Last weekend we went to Las Vegas. And by “we” I mean my wife and I, the in-laws and the twins.
Although my wife and I often go out of our way to expose the twins to new experiences, taking a pair of 6-year old boys to a place nicknamed “Sin City” is certainly cause for apprehension. And when one of those boys is autistic, some might consider that downright stupid.
“I wasn’t sure what to expect.”
On our way we stopped for lunch and met a relative from my wife’s side of the family; a person whom I’ve never met and more importantly, someone who has never met the twins.
It was interesting in that as we were leaving, I overheard this woman say somewhat privately to my mother-in-law “When you told me that your grandson was autistic I really wasn’t sure what to expect. You know what I mean? But I thought he was great!”
When people initially hear that Matt is autistic, I think a lot of questions go through their mind: What does that mean? How will he act? Does he require special accommodations? How do I talk to him?
And I get that. I’m the same way. I think it’s natural for people to ‘prepare’ themselves for the unexpected.
Yet over and over again, that kid proves that our worries are overblown. He handles himself in ways that make us all proud. Oh sure. He might need a little guidance; perhaps seeking a cue from someone he’s comfortable with. But as I’ve often said, I’ll take Matt any day over most any other kid in terms of manners and how they act in public.
Still, it’s wonderful when an outsider observes the same thing. An outsider with no prior connection. An outsider who essentially just had any preconceived notions proven wrong.
“Really? I couldn’t tell.”
As the weekend rolled on, Matt was put into multiple situations with large groups of people – most, of whom, were unknown to him; strangers essentially. This can be stressful for just about anyone, but for those with autism it can be especially difficult.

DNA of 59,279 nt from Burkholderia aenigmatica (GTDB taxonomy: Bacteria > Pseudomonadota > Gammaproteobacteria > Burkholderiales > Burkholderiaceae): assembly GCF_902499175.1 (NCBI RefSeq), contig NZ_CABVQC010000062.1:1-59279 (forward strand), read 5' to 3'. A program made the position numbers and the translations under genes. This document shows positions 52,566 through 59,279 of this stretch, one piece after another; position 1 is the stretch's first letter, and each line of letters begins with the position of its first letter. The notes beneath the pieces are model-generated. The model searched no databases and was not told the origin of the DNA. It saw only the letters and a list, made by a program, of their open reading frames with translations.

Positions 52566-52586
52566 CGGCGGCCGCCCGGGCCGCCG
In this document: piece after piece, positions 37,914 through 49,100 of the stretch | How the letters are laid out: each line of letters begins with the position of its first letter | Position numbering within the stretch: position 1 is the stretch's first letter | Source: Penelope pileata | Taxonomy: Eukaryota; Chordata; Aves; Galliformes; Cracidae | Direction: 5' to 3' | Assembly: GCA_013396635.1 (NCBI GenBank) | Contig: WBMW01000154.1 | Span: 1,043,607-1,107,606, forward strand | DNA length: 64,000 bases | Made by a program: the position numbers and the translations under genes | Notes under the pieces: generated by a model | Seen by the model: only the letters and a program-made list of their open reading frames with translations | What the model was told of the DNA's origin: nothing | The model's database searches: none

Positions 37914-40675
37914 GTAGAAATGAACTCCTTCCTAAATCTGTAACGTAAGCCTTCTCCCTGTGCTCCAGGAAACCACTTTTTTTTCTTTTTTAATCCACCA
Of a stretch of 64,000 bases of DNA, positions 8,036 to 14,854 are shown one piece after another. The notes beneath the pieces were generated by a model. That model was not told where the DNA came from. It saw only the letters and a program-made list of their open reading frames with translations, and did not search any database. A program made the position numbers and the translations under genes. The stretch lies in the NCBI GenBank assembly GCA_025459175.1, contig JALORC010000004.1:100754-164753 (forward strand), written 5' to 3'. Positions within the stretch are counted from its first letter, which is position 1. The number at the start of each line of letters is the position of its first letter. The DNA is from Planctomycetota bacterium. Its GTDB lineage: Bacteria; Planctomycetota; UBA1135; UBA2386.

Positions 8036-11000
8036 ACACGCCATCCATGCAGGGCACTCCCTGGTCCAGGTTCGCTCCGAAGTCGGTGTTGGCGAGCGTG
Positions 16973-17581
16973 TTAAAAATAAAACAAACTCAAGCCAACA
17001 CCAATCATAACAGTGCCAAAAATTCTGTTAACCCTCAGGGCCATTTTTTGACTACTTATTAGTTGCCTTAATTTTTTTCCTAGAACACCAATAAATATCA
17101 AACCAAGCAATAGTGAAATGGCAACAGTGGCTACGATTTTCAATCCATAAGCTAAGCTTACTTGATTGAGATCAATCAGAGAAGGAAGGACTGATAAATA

On the first night, there was a birthday party in a hotel suite. The next day, we swam at a very crowded Bellagio pool. That same evening, it was dinner at a packed restaurant with about 30 people in our group. And that doesn’t include walking up and down the strip, a stop at the M&M store, the general Vegas crowds, the lights, etc.
Once again, Matt knocked it out of the proverbial park.
He didn’t get overwhelmed, didn’t try to run away nor did he act out in any way. He was near perfect. The worst he did – and I use that term lightly – was put on a birthday hat and run around the suite obsessively blowing a party horn.
Instead he approached people and engaged in conversation. He listened when spoken to. He sat next to perfect strangers.
During a conversation with one of these strangers by the pool, my wife was asked why she let one twin stray a little farther than the other in which her response was a long the lines of “Sometimes we worry about Matt getting distracted and taking off. He’s autistic and when he sees something he likes, he goes for it.”
The guy was surprised. “Really? He’s autistic? I couldn’t tell.”
In a way, that’s one of the biggest compliments we can hear when it comes to Matt: “I couldn’t tell.” And while I understand that my wife and I deserve some credit for that – for how we raise him and how we expose him to situations that, in all honesty, haven’t always worked out – the real credit goes to Matt himself.
Personally, I don’t believe Matt cares one way or another what anyone thinks of him. Yet at the same time, I think he relishes the notion of proving the doubters wrong.
And that, my friends, is something he’s become damn good at doing.